Far fewer teenagers in the United States are using drugs and alcohol than a year ago, a new national survey has found.
“Teenagers’ use of drugs, alcohol, and tobacco declined significantly in 2016 at rates that are at their lowest since the 1990s,” the University of Michigan (UM) stated in a press release in December 2016 announcing the results of the 42nd annual “Monitoring the Future: A Continuing Study of the Lifestyles and Values of Youth” survey.
“Overall, the proportion of secondary school students in the country who used any illicit drug in the prior year fell significantly between 2015 and 2016,” the release stated. “The decline in narcotic drugs is of particular importance, the researchers say. This year’s improvements were particularly concentrated among 8th and 10th graders.”
The study found “the overall percentage of teens using any of the illicit drugs other than marijuana has been in a gradual, long-term decline since the last half of the 1990s,” the release said.
“About 45,000 students in some 380 public and private secondary schools have been surveyed each year in this national study, designed and conducted by research scientists at UM’s Institute for Social Research and funded by the National Institute on Drug Abuse,” the release said. “Students in grades 8, 10, and 12 are surveyed.”
‘Definitely Not Surprised’
Renee Johnson, an associate professor at the Johns Hopkins Bloomberg School of Public Health, says media reports and anecdotal observations tend to exaggerate teen drug use.
“I was definitely not surprised,” Johnson said. “Adults tend to overstate youth drug use and imagine that young people are using ‘more than ever.’ The scientific data has been telling us this for years, and it’s important to examine trends closely, rather than make assumptions. In a paper I published in 2015, I noted that use of nearly all substances was down since 1999.”
Sheryl Ryan, who chairs the American Academy of Pediatrics Committee on Substance Use and Prevention, says the trend may not last.
“One of the things we have seen that is a little concerning is on some of the surveys, we’ve seen that teenagers’ perception that drug use—whether you talk about alcohol, marijuana, or other illicit substances—their perception of the harm of those substances has decreased,” Ryan said. “We may be seeing a slowing of this declining trend, and when perceptions change, sometimes it takes a little while for us to see changes in behavior.”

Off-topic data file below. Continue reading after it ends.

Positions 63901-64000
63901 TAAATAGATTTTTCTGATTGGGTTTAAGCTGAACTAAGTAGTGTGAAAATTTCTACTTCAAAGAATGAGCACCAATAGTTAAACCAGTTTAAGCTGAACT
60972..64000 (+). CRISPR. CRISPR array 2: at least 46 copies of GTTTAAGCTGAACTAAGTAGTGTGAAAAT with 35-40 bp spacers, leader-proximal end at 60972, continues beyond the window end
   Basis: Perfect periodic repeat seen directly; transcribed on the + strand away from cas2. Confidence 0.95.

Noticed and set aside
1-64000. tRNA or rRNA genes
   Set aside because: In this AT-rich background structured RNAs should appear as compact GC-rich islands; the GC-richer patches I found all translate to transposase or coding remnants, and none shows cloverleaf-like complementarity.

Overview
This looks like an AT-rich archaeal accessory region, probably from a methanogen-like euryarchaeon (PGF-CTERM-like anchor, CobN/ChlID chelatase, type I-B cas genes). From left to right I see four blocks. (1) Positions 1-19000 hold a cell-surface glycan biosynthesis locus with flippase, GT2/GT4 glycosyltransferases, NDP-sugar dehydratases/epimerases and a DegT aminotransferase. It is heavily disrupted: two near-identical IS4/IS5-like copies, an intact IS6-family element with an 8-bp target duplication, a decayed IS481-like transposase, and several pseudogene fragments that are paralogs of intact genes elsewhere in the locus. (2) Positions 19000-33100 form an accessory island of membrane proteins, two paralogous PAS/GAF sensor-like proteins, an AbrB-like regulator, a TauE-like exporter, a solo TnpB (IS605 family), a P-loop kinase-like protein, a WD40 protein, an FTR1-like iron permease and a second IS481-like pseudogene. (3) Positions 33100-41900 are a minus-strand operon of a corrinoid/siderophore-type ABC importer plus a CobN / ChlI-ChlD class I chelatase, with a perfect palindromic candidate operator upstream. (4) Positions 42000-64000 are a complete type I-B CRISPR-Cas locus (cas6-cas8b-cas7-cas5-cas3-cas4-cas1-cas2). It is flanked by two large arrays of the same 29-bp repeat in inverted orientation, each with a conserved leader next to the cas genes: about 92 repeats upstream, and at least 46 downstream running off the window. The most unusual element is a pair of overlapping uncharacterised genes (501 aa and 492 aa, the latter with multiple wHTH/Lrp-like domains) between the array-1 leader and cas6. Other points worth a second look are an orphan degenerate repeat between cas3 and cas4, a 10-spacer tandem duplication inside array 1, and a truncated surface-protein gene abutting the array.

‘Major Change in Social Norms’
Johnson says teens may be changing their behaviors to keep up with societal trends.
“For cigarette smoking, we’ve had a major change in social norms,” Johnson said. “Even young people recognize the harms involved with cigarette smoking. This has resulted in the lowest cigarette smoking rates in decades.”
Young Adults ‘at Incredible Risk’
Johnson says it’s important to note although teenagers are less likely to use illicit substances, young adults are more likely to do so.
“While we’re seeing lower rates in our adolescents, Americans 18–24 years old are still at incredible risk for other substances,” Johnson said.
Johnson says the economy could be affecting young adults’ drug use.
“More millennials are living at home because of the pressures and the difficulty that many of them have had finding jobs, the financial pressures to pay off student loans, so young people find themselves burdened more by debt,” Johnson said. “Those are economic trends I think could potentially have an impact on the availability of funds to go out and purchase substances. If that’s the case, we should see declining rates in our young adults, but we’re not seeing that, so I’m not sure: Is it because they don’t have to pay for rent they can use their money to pay for substances?
“It’s possible that with young people who are living at home, unable to get a job, don’t have a sense of their future, are not financially secure, there could be some underlying negative effect or emotional distress that has them turning to substances for the euphoric, numbing effect,” Johnson said.
Johnson says a strong family dynamic is key to continuing the decline in the use of illicit substances.
“A strong family relationship helps young people be more emotionally strong,” Johnson said. “Often, with substance use, the problem is not the mere use of a substance, but rather the use of substances in concert with emotional or psychological distress. Substance use among adolescents in families characterized by violence and emotional problems is more likely to lead to problematic use.”
Ryan says parents should learn about substance use and set a good example for their children.
“Familial factors are very, very important,” Ryan said. “Kids learn from the people around them.”
Ryan says parents should also be on the lookout for other addictive behaviors.
“There are a number of different types of addictive behaviors,” Ryan said. “Substance use is one of them, but we also have addictive behaviors that relate to eating, overeating, and now there’s some new data coming up to look at the addictive behavior related to social media use and video gaming use. So, sometimes I worry, are we seeing a change in our rate of substance abuse in our young people but what’s happening is that’s being replaced with other addictive behaviors?”
Tori Heart ([email protected]) writes from Wilmette, Illinois.